99 Band of the Coldstream Guards 1854
Set 99 includes seven figures in unique poses representing the Pipe Band of the Coldstream Guards. This seven piece set has five men (Drum major, trombonist, trumpeter, Tuba player and cymbal player) in the regimental musicians uniform of bearskin, red tunic with gold lace, and armed with sword. The drummers (snare drummer and bass drummer) differ having white lace embroidered with blue upon their tunics. They are armed with drummers' short swords.
The uniform of the Guards has come to represent the traditional toy soldier; Red Tunic with white belts, blue trousers, bearskin hat, backpack and pattern 53 Enfield rifle.
This is an iconic set from Imperial Productions, and when combined with the extension set of 99a makes a handsome display of 13 bandsmen.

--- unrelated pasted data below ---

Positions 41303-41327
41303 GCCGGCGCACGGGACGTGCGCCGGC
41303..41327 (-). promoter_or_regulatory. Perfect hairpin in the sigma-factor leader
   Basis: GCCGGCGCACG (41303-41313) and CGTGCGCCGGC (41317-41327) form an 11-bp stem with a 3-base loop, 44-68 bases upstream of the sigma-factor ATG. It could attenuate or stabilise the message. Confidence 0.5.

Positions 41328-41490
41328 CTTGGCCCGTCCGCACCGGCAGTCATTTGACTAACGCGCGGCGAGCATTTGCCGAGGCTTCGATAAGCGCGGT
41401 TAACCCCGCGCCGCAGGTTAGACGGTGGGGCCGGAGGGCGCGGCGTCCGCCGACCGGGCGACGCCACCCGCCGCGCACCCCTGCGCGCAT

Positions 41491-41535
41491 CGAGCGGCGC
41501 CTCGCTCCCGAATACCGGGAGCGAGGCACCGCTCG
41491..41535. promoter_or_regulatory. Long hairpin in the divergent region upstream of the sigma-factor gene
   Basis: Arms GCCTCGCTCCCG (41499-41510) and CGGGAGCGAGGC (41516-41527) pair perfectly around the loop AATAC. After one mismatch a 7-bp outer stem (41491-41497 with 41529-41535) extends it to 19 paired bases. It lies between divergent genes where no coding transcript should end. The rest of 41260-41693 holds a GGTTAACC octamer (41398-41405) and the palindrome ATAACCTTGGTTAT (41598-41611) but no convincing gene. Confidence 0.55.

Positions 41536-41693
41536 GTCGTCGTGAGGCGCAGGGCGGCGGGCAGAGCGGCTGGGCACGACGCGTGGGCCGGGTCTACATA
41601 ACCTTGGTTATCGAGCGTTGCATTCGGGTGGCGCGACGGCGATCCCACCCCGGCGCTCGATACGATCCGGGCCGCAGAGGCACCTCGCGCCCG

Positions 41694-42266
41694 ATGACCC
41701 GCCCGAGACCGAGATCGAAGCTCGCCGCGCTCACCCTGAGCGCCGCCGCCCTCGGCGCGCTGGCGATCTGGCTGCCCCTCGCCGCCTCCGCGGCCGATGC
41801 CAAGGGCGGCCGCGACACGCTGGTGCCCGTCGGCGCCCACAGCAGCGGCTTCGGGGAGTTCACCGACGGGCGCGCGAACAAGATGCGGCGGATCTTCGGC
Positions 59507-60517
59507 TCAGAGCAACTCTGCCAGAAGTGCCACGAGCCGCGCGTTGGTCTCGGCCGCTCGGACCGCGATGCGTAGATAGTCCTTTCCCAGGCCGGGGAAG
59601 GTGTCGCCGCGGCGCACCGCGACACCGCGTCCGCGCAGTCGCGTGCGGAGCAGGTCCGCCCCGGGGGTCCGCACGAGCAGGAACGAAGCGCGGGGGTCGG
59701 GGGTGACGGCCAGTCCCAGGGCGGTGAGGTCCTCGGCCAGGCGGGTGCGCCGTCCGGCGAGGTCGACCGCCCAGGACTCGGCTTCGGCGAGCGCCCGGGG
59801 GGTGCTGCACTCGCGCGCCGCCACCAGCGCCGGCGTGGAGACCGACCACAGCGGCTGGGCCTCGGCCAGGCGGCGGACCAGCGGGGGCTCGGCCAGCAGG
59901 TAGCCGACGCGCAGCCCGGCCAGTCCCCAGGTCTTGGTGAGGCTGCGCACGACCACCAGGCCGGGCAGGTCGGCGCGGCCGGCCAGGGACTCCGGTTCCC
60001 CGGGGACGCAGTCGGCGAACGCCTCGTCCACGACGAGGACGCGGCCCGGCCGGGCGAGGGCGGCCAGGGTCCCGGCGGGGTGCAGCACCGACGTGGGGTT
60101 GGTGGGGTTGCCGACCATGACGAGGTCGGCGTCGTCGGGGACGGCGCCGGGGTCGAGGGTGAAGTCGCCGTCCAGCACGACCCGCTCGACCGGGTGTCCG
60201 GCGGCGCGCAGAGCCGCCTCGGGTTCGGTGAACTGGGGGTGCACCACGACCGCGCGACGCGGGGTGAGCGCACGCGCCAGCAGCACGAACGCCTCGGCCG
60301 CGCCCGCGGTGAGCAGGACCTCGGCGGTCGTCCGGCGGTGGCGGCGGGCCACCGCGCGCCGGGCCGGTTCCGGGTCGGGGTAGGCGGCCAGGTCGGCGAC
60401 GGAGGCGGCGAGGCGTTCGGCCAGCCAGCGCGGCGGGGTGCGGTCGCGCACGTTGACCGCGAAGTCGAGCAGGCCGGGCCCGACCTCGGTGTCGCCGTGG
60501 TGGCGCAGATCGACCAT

Founded in 1650, and named the Coldstream Regiment of Foot Guards from 1678, the Regiment's name was officially changed to the Coldstream Guards in 1855. On the commencement of the Crimean War (1854-56), the 1st Battalion of the Coldstream Guards was soon in action at the Battle of the Alma, where the objective for the British were two Russian redoubts. Initial attacks fell into confusion on both sides, and into this were brought the Guards who ‚'advanced in beautiful order-a well-dressed steady line as perfect as though it was in Hyde Park.'
Riding with the Coldstreams was the Guards Commander, the Duke of Cambridge, and so fierce was the fighting it was feared ‚'The Brigade will be destroyed', It was then that Sir Colin Campbell made his famous speech to the Duke, "Better, sir that every man in Her Majesty's Guards should be dead upon the field than that they should turn their backs upon the enemy". Then leading the Guards and the Highland Brigade they carried all before them with the enemy in full retreat.
The Coldstream Guards went on to fight at Inkerman (1854) and Sevastopol (1855). On its return from the Crimea, four men of the regiment were awarded the newly instituted Victoria Cross.